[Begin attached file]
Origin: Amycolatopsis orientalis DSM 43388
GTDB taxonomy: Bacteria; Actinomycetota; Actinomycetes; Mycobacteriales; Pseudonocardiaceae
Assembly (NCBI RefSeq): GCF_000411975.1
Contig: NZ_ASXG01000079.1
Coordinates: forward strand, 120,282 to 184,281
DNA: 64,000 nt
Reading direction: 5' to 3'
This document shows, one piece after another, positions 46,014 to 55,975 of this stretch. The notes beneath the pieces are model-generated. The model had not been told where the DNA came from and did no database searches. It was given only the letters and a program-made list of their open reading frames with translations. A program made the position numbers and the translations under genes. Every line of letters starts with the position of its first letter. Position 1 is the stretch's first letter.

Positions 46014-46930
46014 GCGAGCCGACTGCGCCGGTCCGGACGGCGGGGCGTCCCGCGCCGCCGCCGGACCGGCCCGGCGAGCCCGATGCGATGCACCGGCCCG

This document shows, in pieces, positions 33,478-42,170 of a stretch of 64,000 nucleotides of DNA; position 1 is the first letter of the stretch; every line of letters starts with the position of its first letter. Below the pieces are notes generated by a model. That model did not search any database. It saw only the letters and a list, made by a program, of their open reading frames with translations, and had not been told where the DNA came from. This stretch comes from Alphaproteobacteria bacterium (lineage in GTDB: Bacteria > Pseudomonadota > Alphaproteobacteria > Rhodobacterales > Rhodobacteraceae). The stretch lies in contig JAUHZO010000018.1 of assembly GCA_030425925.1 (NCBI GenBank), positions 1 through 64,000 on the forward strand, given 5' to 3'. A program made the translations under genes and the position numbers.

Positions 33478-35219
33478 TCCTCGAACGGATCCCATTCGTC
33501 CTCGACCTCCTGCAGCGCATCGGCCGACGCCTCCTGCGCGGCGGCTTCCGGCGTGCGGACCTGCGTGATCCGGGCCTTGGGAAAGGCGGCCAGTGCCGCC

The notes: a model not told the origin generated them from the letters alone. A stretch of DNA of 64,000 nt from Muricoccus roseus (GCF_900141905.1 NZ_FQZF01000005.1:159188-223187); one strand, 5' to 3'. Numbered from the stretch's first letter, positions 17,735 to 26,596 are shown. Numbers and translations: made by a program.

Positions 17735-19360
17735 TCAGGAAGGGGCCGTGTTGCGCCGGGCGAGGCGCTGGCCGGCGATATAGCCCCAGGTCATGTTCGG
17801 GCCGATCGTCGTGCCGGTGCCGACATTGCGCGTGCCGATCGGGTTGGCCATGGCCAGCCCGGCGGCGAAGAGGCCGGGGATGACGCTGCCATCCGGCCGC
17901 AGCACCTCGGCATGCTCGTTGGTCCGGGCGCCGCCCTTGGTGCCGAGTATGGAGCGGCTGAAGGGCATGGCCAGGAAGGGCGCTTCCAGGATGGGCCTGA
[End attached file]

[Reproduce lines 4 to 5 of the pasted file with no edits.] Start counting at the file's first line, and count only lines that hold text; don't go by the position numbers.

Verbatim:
Contig: NZ_ASXG01000079.1
Coordinates: forward strand, 120,282 to 184,281